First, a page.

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Residents hire lawyers to halt construction of Saint-Henri safe drug use site near elementary school

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The debate surrounding a safe drug use site near an elementary school in Montreal's Saint-Henri neighbourhood continues with many residents who live nearby wanting the site to change locations.

Parents whose children attend the Victor Rousselot Elementary School have now hired lawyers as construction continues on the site, which has yet to open.

"Are there other areas in the borough this could have been?" asked Saint-Henri resident Jackson Wightman. "I think probably there are. They seem to have picked the worst area they could have picked."

A group of lawyers, including Julius Grey, are negotiating to have the site moved.

"We have to make it clear, we're not opposed to helping people who are addicted, we think those are very good initiatives, but we think they should not be taking place next door to a school," said Grey.

A spokesperson for Montreal Public Health said the project is dependant on being granted an exemption from Quebec Public Health.

Quebec Public Health has not returned CTV News requests for comment.

Grey said if the injection site is given a final green light, an injunction or judicial review could be the next step.

"I think the final decision has not been taken that's why we're not in court," said Grey. "We're negotiating. We're trying to convince them that while the project is an excellent project, it should be moved somewhere else... The centre spills out into the street, and the children are in contact with it, so we're still in the negotiation stage."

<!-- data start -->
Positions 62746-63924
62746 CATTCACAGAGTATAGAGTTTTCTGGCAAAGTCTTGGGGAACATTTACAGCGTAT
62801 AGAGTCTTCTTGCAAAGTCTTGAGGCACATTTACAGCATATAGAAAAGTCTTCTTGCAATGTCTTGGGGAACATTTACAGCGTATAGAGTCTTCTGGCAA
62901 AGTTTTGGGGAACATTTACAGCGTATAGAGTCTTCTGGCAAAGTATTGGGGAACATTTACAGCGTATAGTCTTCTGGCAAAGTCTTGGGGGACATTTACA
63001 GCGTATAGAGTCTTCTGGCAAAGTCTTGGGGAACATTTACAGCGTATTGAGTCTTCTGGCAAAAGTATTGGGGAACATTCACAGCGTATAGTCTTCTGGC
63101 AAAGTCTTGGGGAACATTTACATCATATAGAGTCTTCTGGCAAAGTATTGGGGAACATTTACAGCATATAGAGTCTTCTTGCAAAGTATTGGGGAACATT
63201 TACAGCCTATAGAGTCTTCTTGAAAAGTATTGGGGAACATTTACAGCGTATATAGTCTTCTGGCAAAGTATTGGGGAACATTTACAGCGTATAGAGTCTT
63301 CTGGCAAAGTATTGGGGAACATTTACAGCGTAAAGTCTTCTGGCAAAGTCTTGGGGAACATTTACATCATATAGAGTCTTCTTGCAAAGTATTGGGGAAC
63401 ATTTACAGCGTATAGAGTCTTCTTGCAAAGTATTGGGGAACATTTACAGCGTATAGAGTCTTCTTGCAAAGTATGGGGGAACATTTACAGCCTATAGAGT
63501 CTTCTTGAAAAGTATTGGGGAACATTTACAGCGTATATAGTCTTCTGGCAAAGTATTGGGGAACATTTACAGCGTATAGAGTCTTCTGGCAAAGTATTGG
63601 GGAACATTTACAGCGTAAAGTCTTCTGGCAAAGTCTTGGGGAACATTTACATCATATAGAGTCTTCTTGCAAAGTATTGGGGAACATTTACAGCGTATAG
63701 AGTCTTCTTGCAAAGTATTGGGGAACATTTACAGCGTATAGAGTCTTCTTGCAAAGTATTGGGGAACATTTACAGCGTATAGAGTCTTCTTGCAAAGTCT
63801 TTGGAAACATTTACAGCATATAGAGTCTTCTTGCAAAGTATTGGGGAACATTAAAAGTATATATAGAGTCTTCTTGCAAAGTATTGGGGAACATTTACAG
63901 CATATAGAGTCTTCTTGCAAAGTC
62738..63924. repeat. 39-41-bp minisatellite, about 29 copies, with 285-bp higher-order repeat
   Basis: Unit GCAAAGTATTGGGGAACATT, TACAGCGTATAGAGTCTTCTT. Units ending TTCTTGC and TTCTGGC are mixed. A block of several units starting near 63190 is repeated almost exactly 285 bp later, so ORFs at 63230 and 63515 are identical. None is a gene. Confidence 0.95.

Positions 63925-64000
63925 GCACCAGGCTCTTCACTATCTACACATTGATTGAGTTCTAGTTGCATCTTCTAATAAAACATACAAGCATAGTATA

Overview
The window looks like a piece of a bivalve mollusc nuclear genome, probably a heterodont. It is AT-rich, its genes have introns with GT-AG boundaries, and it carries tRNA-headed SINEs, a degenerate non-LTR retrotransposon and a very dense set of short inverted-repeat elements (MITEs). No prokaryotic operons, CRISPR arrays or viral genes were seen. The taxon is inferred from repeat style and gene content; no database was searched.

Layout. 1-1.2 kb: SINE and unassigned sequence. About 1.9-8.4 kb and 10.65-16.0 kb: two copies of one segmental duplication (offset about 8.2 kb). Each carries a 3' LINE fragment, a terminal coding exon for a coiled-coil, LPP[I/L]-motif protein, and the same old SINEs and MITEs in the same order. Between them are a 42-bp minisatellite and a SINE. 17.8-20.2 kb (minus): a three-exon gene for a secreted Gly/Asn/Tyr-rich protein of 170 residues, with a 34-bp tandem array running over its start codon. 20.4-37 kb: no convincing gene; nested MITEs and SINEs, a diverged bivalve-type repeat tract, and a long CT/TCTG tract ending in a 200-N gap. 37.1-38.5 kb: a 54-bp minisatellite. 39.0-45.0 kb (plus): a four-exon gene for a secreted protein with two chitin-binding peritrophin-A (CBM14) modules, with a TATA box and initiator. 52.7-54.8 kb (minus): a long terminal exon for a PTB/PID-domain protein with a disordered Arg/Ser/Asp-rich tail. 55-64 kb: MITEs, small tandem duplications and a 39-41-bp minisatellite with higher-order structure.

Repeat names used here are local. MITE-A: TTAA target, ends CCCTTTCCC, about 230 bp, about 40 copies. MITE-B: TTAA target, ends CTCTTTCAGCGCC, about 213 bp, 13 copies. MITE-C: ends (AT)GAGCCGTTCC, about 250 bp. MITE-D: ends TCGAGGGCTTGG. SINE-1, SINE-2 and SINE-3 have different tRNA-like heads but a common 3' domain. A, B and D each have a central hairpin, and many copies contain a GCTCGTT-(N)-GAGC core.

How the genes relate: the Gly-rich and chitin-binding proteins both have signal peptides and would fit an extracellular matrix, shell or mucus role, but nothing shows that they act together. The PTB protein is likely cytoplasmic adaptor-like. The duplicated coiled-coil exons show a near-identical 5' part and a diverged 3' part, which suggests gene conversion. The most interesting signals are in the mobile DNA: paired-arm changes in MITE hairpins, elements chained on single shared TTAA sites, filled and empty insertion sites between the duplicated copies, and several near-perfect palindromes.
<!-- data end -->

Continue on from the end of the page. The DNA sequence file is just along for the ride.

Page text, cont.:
The building will house homeless people suffering from mental health and addiction issues.

The project includes a safe drug use site and 36 apartment units. It is run by the Benedict Labre House, a local non-profit.

"We're going to get 36 people who were homeless off the streets in a couple of months," said Francine Nadler from the project.

Despite opposition, the non-profit is confident the project will go forward.

Nadler said the safe drug-use component is crucial to saving lives.

"The benefit of having the harm reduction cubicles, the supervised cubicles, is that if anything goes wrong, if somebody overdoses or experiences a drug poisoning, we are there," said Nadler. "We are there with naloxone and Narcan... We are there to perform CPR until the ambulance can get there."

On Wednesday, a public meeting with residents and the Benedict Labre House was held.

Wightman left the meeting with concerns.

"The inherent absurdity of locating this right next to a school remained for me," he said. "The meeting did absolutely nothing to assuage my fears."

The non-profit said that another meeting will be held on Tuesday to build a local committee in the hopes of improving relations with the community. 

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